Situated in a walled garden within Wollaton Park, the 350 sq m Camellia House is a rare early example of a Georgian cast and wrought iron glass house.
 
The council identified that the building was in need of intensive work following numerous incidents of vandalism, as well as the wear and tear of nearly two hundred years of British weather.

Inspection by architect’s Purcell Miller Tritton revealed that not only was the wrought and cast iron structure vulnerable to further vandalism, but also that it was too weak to support a range of additional stresses such as snow-loading.

As main contractor, Dorothea first faced the challenge completely dismantling the entire structure – comprising more than 18,000 elements including 6,500 panes of glass.

Once all the glass had been removed, the wrought iron frames were individually restored, and the surviving copper glazing bars were cleaned and repaired. Missing ones were made from folded copper strips to match original profiles.

Cast ironwork was carefully blast cleaned to remove layers of paint and corrosion before being repaired and re-painted.

Stone floors were lifted and the original heating ducts were rebuilt using traditional materials.

And as the entire structure was reassembled, glass was replaced using a
Polish restoration glass, all being reglazed on site using traditional methods.

To protect the structure from future stresses, weather and vandalism, a secondary ETFE (Ethylene TetraflouroEthylene) roof covering was made and fitted above the original roof.  ETFE is a modern, plastic sheeting material which is very strong and light weight.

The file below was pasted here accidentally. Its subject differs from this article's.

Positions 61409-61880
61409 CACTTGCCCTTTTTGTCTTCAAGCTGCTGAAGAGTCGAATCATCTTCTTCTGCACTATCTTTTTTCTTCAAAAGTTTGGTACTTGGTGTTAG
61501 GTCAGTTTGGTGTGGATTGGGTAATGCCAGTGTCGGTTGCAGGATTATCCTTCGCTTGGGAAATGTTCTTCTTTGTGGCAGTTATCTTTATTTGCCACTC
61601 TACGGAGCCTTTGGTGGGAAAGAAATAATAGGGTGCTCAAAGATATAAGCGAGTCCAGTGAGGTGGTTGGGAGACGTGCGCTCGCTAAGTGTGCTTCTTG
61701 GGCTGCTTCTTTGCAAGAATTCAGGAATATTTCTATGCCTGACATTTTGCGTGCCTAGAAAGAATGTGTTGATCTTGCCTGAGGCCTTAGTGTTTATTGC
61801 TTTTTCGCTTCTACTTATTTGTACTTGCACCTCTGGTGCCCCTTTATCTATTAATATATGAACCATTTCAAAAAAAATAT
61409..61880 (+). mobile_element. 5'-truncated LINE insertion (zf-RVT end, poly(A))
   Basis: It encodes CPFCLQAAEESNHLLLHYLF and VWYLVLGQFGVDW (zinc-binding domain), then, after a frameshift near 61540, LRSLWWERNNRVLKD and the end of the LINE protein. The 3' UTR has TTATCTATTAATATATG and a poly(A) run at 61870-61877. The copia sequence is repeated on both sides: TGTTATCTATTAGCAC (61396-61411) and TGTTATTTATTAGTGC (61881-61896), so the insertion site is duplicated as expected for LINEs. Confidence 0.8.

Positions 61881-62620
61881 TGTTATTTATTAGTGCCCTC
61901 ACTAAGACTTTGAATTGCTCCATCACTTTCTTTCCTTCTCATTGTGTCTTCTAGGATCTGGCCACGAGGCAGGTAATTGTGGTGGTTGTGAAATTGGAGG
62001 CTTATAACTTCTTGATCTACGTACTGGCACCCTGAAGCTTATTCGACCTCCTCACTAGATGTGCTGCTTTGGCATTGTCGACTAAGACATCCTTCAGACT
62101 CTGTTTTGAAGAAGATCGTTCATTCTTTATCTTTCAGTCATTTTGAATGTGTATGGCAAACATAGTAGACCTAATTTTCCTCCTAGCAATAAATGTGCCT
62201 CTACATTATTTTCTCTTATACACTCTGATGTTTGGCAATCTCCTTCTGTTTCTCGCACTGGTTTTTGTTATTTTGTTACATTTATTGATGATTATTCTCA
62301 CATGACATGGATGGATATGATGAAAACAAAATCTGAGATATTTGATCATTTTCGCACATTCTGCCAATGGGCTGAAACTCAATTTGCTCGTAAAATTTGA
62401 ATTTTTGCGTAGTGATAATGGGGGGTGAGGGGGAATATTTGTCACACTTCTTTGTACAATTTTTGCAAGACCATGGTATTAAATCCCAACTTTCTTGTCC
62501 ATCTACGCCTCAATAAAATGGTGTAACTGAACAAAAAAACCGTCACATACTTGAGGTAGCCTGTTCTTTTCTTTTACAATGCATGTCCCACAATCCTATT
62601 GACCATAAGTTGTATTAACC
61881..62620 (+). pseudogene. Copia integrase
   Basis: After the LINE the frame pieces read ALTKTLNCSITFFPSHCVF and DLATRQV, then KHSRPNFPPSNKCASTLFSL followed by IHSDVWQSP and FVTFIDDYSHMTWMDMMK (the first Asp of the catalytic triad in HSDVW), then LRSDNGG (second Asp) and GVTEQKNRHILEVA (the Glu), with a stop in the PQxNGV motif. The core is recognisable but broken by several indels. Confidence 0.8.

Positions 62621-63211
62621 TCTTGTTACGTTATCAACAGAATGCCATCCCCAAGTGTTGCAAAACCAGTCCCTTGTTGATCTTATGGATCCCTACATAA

The entire £1.1m restoration process was completed over a 12 month period, led by architects Purcell Miller Tritton with a project team including Dorothea Restorations as main contractor, engineers the Morton Partnership and project managers Hornagold and Hills. The restoration was funded by the European Regional Development Fund.


 
More about Wollaton Hall and Camellia House


 
Wollaton Hall, a grade I listed Elizabethan mansion, was designed by Robert Smythson and built for Sir Francis Willoughby, taking 8 years to build. A flamboyant design in Renaissance style, Wollaton Hall is generally considered a masterpiece of its time.
 
Completed in 1588 and originally spanning 790 acres, the construction of the hall and the enclosure of its immaculately kept formal gardens required the complete destruction of the small village of Sutton Passeys.
 
Now slightly reduced in size, the park spans 500 acres and houses the later addition 19th century Camellia House - The oldest cast iron glasshouse in Europe.
 
It was built in 1823 for the Willoughby family who owned and lived at Wollaton Hall until the 1920s when they passed the estate to Nottingham City Council.

Specially built to house Camellias collected by the family, it includes a bespoke-designed heating system (no longer in use) as it was thought the flowers needed a warm climate to survive. In fact Camellias are remarkably hardy – an important factor as the 50-year-old plants were to remain in place throughout the restoration process.

 

 

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